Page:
The Art of Winning Blog

Saturday, May 29, 2010

Ego Isn't the Problem

In my college psychology classes there was always a lot of debate about ego. The maligned ego was to be feared, avoided, and generally beaten into submission. It’s the cause of war, pestilence and feelings of sadness. It eats at your true self and annihilates all that is good and true. Despite teachings on Id and Superego, it seemed to be Ego that we fixated on, merging all the elements into one amazingly flawed human being. At least, that was what I heard in my classes.

Though martial arts, I’ve learned there’s no problem with who we are. I enjoy having a sense of self. It keeps me from cutting myself when chopping vegetables and encourages me to do good works in the world. The problem seems to be when I focus on a sense of ME rather than the changing boundaries of self.

If I’m trying not to cut myself, the boundary of the self is my skin. If I’m doing good things so I can feel good, the sense of self is in my heart body. If I’m doing good to help someone else, my sense of self is over there with them. It moves, slides, and morphs like an amoeba. It becomes what it needs and goes where it’s necessary.

I’m sure somewhere there is a psychologist who could explain how my flawed view of the ego led to my confusion. That’s true. I couldn’t learn this from a book. A multiple choice test on the definition of ego didn’t lend me to insight. I had to experience it.

By practicing martial arts, I get to play with the boundaries of self, of right and wrong, of good and bad. I get to really know how conflict manifests and how to lessen its impact in the world. I get to practice self defense and that has made all the difference.

Monday, May 24, 2010

Ninja, Patient Person

From His Holiness the Dalai Lama:
Saying that one should be patient and withstand trouble doesn’t mean one should be defeated and overcome. The whole purpose of engaging in the practice of patience is to become stronger in mind, stronger in heart. And you also want to remain calm. If you lose patience and your brain becomes confused with emotion, you will lose the power to analyze and figure out how to overcome the negative force that is opposing you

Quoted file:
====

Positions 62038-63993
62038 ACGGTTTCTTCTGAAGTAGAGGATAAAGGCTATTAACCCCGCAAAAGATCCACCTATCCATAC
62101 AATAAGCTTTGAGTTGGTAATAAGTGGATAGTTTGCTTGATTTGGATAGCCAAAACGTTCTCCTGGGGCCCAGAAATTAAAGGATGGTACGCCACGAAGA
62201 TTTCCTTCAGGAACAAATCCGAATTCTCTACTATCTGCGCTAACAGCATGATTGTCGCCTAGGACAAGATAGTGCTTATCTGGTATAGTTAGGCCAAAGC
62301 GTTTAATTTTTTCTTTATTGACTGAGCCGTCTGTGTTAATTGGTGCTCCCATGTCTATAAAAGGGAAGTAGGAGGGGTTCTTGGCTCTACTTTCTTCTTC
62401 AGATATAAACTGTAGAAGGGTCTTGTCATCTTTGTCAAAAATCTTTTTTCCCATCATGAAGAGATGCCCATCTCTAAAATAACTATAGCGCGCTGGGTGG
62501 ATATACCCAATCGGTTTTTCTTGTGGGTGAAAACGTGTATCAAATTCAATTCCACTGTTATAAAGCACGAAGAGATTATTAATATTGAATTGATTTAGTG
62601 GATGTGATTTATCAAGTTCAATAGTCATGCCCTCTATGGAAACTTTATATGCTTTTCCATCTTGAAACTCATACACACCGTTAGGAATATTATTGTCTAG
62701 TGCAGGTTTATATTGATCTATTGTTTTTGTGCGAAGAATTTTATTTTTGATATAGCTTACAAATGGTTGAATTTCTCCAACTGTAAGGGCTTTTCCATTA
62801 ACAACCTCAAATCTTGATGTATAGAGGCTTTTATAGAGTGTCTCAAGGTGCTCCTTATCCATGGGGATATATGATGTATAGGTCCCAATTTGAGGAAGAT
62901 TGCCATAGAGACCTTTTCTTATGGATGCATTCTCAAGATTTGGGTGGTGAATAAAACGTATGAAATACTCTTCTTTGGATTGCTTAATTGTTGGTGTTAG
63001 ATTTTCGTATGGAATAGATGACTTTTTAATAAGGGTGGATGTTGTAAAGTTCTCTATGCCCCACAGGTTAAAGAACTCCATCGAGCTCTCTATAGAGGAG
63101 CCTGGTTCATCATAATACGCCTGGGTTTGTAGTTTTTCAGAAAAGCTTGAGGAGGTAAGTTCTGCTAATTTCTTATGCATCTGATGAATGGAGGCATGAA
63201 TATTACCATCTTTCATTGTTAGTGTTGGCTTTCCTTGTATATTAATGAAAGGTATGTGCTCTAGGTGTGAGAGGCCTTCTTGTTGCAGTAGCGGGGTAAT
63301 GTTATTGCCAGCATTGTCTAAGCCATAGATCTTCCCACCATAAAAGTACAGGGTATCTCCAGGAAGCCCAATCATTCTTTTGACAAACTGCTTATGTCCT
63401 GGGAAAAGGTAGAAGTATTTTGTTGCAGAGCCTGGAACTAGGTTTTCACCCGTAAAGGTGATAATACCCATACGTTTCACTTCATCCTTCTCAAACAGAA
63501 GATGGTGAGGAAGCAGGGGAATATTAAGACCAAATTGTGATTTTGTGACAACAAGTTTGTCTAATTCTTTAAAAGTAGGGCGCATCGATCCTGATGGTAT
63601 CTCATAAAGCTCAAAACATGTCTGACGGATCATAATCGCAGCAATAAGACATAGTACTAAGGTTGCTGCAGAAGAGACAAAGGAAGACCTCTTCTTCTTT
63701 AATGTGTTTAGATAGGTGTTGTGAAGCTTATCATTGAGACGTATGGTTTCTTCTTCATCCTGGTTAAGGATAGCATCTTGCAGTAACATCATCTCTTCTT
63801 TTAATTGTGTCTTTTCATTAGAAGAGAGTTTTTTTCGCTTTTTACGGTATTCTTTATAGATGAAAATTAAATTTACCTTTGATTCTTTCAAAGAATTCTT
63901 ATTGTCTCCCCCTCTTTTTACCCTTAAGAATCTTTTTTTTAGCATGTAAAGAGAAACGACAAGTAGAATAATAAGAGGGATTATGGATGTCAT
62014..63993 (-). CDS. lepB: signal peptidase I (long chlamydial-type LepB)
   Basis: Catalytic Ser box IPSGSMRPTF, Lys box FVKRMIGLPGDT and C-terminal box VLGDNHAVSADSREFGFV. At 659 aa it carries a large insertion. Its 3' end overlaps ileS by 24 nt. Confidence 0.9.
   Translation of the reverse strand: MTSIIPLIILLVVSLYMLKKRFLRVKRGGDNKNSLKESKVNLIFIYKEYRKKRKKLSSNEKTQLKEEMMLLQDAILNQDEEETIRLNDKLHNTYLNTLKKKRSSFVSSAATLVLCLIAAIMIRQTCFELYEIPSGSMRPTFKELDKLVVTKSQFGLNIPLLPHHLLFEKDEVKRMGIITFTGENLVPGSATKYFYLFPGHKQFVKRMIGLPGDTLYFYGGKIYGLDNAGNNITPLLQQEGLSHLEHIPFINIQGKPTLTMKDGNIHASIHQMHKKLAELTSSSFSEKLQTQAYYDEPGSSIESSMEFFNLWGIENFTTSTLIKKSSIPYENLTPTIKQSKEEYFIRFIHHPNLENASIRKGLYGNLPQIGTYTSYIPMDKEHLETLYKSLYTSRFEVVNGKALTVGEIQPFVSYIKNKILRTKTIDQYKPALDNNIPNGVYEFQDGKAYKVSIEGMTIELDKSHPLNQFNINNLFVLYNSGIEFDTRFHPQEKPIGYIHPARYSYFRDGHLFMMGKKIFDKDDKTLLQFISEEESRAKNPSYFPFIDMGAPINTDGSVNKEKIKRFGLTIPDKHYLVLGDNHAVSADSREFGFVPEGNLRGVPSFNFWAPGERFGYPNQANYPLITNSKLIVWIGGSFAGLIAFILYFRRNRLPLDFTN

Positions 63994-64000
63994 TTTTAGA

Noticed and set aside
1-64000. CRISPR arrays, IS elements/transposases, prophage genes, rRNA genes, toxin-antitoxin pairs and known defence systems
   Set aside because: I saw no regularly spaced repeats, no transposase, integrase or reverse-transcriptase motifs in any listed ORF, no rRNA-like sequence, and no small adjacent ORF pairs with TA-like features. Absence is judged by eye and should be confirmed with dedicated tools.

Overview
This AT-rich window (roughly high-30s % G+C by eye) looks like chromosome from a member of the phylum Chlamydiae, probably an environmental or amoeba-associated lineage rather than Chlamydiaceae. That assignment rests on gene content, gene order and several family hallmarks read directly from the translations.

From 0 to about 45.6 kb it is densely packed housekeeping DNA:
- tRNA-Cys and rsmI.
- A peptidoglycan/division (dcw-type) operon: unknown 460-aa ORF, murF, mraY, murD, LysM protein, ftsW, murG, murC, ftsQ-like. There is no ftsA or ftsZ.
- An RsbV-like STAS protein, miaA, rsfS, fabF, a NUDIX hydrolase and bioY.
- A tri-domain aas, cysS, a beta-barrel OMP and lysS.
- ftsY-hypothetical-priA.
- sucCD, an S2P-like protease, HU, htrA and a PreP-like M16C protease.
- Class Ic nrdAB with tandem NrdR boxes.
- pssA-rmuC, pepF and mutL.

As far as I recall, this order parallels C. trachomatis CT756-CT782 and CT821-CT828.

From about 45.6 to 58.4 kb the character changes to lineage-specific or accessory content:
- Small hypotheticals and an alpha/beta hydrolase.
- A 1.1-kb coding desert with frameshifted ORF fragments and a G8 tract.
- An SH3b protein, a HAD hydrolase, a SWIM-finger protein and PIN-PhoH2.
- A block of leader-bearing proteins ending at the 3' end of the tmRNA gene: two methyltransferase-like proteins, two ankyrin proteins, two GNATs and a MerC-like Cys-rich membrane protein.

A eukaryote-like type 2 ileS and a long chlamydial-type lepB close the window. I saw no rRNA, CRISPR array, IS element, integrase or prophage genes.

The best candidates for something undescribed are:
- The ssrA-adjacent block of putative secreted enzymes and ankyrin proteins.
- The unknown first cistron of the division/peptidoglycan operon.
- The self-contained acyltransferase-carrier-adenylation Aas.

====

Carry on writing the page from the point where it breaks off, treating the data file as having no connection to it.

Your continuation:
The term ninja translates as patient person, not assassin or night stalker. The word and the practice are about engaging fully in life, riding the moment, and waiting for the perfect time. It is about knowing that 'good things come to those who wait' and that 'the early bird gets the worm'. With practice, you can learn to tell the difference.

By taking up a physical practice, we are able to see our emotional brain at work. We can see it get stuck, frustrated, and angry. We can also see it prevail. Ultimately, we practice self defense to learn to make our lives brighter, happier, and safer. To do that we need to discern truth clearly.

I believe it is critical to have a practice venue where we can experiment with the success and failure of engaging with truth. Otherwise it's our friends and families who have to practice patience while we try to figure it out.

~Aitoshi

Wednesday, May 19, 2010

Dependent Origination

The room remembers
as the language, voices, people,
change.
The whispers
long submerged
burst in a hurried bubble
of thought and movement.
When did these words begin?
Was it the thought,
or the planning,
or the speaking,
or the listening,
that birthed these thoughts into existence?
Where do these words end?
With me in Colorado, or in the walls in an Indiana hall?
Snippets hurriedly grabbed,
contained on paper, in conversations, in meditations.
The memory of sounds,
the strange and familiar,
the unknowable and not unheard,
the comfort and the challenge.
The room remembers
and changes.

Friday, May 7, 2010

Trust in Choice: TSD and Intuition Development

In middle school, I had a really creepy bus driver. All of us thought he was weird and we made fun of him all the time. One day, he looked at me in the mirror and said, “I chose you to be one of my special kids and now you make fun of me”, and sadly went back to driving. I started walking home from school the next day.

Just a few days later, my mom realized I was walking home, rather than taking the bus. I told her about the bus driver and she talked to the school administration. I don’t know what they told her, but I was forbidden to walk home anymore. I lived closest to the school but the required district route meant that I got off last, with one other neighbor boy. If he wasn’t on the bus, I’d have to ride alone. I started getting off early and cutting through the woods, so I wouldn’t be on the bus alone, but I’d also be following my mom’s rules. I kept up that routine for three years.

One night at dinner, the news reported a shooting in the parking lot of a nearby convenience store. When they showed the picture of the man, it was the creepy bus driver. I was amazed. Until that moment, a part of me believed that my intuition might have been flawed, that maybe I was over-reacting. It was the moment I first understood that rules cannot protect us. Our actions and trust in ourselves is what ultimately keeps us safe. My mom and the school only had my word, and that’s just not enough in our litigious society. It was a great gift because when we avoid a dangerous situation, we often don’t get to know that we were right. I was right; he was creepy.

The reason I fell in love with our martial art is because it teaches you how to recognize your own innate powers. Whether it’s intuition of intention, a person’s truthfulness, market trends, or nutritional needs, To-Shin Do training helps you trust in your choices. It’s not a quick and easy path, but in just a few years, you earn a lifetime of magic.

~Aitoshi
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